It’s probably a personal thing, and perhaps it was ever thus, but there doesn’t appear to be much happening this Christmas. Okay, there’s a lot of rain falling – or threatened – in Cumbria, some elderly gentleman has accidentally put his car through a Costas coffee house window in Westerham causing a fatality and multiple injuries and there’s a lot of speculation about the potential fates of various soccer managers and teams at the midway point of the Premier League season, but that’s about it – or so it seems – until the holiday sporting programme begins in earnest tomorrow (Boxing Day).
The newspaper websites have barely changed day-to-day this week.
As ever the television schedules are stuffed-full with popular light entertainment programmes featuring a festive theme, most of them probably pre-recorded many months ago, and a surfeit of much-loved classic movies but even the latter lose their lustre in their frequency.
Surveying the world from my study with the television on in the background I welcomed the commencement of BBC1’s post-lunch Indiana Jones season earlier this week and watched the bulk of the first offering. However, by Wednesday (and the third in the series), whilst still admiring the production values and invention of Spielberg’s superbly-crafted movies, I was beginning to tire of Indiana’s relentless adventure action in avoiding ancient spells, falling rocks, spiders’ webs, cardboard cut-out Nazi archaeological trophy-hunters and endless cartoon-style violence, all accompanied by the ubiquitous Raider’s March theme composed by legendary movie composer John Williams. It is difficult to escape the conclusion that, for best effect, one Indy movie per week is quite sufficient.
Yesterday in similar vein, as I was leaving late morning to attend a family lunch in Oxford, Gone With The Wind (1939) was about an hour and a half in, playing on the box in the corner of my front room; then, as I staggered back in through the door at about 4.45pm, Richard Todd (as Wing Commander Guy Gibson) and his resolutely brave men of 617 Squadron were also turning for home after dropping their bouncing bombs in The Dam Busters (1954).
Having removed my glad-rags, donned my play-clothes uniform of black jeans, loafers T-shirt and windcheater and relaxed into the evening with my share of a bottle of Follador Prosecco Superiore [Waitrose, £14.95], a puff of a Henry Winterman Café Crème Finos small cigar and a plate-load of dates, hazelnuts & pumpkin seeded ‘toast for cheese’ [The Fine Cheese Co, price unknown] and Pont L’Évéque soft cheese, I settled back in my armchair to watch the evening television fare.
I thereby inadvertently caught the last half hour of Harry Hill In Professor Branestawm Returns (unexpectedly enjoyable and with a star-studded cast featuring Diana Rigg), the BBC’s national and local news bulletins, Celebrity Mastermind, Pointless Celebrities Christmas Special (a certain irony or Freudian slip there [‘Pointless Celebrities’ indeed!], I felt – perhaps it might better have been called Pointless’s Celebrity Christmas Special), Would I Lie To You? At Christmas and finally, at 8.30pm, Eastenders.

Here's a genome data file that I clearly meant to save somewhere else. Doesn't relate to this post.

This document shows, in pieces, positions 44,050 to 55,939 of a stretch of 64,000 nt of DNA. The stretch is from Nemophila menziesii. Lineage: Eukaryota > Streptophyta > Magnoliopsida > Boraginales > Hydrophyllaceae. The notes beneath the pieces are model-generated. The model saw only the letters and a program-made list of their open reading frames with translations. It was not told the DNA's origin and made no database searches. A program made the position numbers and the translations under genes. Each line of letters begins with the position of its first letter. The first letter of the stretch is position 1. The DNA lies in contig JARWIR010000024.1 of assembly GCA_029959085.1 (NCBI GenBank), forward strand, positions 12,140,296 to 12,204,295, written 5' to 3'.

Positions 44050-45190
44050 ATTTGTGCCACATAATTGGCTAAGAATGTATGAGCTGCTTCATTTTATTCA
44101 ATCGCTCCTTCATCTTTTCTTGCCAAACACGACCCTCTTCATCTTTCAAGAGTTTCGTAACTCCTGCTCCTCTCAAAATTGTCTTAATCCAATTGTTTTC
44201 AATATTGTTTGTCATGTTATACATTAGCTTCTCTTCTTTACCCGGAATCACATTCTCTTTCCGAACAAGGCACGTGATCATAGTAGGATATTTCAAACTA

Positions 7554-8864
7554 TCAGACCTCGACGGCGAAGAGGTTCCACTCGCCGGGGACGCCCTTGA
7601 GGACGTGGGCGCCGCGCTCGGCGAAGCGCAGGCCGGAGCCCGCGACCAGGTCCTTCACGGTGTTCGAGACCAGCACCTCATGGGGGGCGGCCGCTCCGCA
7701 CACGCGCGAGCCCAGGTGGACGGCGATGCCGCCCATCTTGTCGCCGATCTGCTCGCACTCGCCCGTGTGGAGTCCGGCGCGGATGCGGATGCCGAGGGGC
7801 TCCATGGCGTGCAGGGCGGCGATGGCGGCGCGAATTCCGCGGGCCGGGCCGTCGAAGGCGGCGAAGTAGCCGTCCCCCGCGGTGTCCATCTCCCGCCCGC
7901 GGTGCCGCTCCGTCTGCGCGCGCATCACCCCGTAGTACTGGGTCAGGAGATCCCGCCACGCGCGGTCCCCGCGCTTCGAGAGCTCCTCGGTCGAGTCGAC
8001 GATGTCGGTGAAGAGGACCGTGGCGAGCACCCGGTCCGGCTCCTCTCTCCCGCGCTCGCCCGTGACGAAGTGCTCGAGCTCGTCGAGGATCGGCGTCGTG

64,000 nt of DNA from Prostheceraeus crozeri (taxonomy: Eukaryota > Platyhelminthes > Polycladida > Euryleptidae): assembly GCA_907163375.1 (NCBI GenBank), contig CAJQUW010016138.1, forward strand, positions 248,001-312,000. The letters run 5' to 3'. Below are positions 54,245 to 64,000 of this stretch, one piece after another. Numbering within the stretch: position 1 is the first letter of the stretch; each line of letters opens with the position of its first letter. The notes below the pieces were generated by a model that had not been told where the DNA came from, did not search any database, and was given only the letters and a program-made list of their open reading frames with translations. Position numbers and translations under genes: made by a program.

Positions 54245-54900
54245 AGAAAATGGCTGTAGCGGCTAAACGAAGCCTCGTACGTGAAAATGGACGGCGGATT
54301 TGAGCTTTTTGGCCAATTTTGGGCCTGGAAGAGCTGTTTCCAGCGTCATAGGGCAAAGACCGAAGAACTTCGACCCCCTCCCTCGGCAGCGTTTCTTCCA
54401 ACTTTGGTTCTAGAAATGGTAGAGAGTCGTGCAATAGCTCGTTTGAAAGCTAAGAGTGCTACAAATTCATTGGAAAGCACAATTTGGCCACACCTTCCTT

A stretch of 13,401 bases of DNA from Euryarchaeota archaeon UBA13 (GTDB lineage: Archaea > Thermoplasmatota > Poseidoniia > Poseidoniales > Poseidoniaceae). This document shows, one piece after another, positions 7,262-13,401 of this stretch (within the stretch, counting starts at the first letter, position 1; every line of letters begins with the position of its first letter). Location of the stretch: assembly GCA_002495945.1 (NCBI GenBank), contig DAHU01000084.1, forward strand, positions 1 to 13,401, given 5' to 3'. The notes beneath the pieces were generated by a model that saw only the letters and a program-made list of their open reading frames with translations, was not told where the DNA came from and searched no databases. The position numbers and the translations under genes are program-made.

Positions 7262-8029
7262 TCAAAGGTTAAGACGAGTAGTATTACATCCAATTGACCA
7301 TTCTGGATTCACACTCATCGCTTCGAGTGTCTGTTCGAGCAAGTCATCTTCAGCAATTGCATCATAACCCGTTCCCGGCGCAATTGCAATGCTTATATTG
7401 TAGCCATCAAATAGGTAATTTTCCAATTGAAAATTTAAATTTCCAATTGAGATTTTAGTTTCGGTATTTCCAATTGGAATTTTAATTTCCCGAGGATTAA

Absolute tat, the lot of it.
The clincher was Eastenders, the BBC soap opera which I normally only ever watch parts of whilst waiting for something else to come on. Tired, clichéd, devoid of interesting characters and full of depressingly negative and/or incomprehensible storylines you would naturally expect, of course, but last night – in a nod to the time of year – it was also overlaid with festive connotations.
I had been intending to hang on to watch the start of Peter Kay: 20 Years Of Funny at 9.00pm – Kay is one of my favourite stand-up comedians/comic actors – but halfway through Eastenders I saw no option but to lift the zapper in order to ‘record’ it instead … and then gratefully waddled along the corridor to bed.
The only novelty of yesterday arose in the presence of a rather handsome tabby cat, gender as yet unconfirmed, who seems to have adopted us. For the past two or three weeks he has materialised occasionally out of the blue by walking in through the terrace door to the garden.
Yesterday upon my return from Oxford I was updated about his latest appearance which had caused my concerned other half to try and contain him within a cardboard box in order to rush him to the vets that operates from the back of the Sainsburys supermarket before it closed for the day at 5.00pm – the intention being to have established whether he had been ‘tagged’ with a microchip so that his true owners could be identified. He wasn’t having it and immediately escaped from the back of the box, out into the garden and away.
Ten minutes later, during Professor Branestawm, I was flicking through the television guide in a quest to find something to watch when I looked up … and said feline was sitting, smugly, between two pillows on the sofa to my left and staring at me as if he was the owner of the gaff and I was just an unwanted, or unintroduced, guest.
The lady of the house immediately went into motherly pet-lover mode, opening a tin of tuna and providing a tiny bowl of water, billing and cooing over him and asking if we could adopt him. I like animals generally, but I am a dog – not a cat – man.
Thereafter the three of us sat and watched the aforementioned television fare together, that is, until at about 7.15pm, when Herbert (the provisional name we had given him) made it known that he wished to go out … and did so, never to return.
My hunch is he knew his owner was going to be serving his evening meal at 8.00pm (as usual) and he had merely popped round to our place to kill time before going home for supper.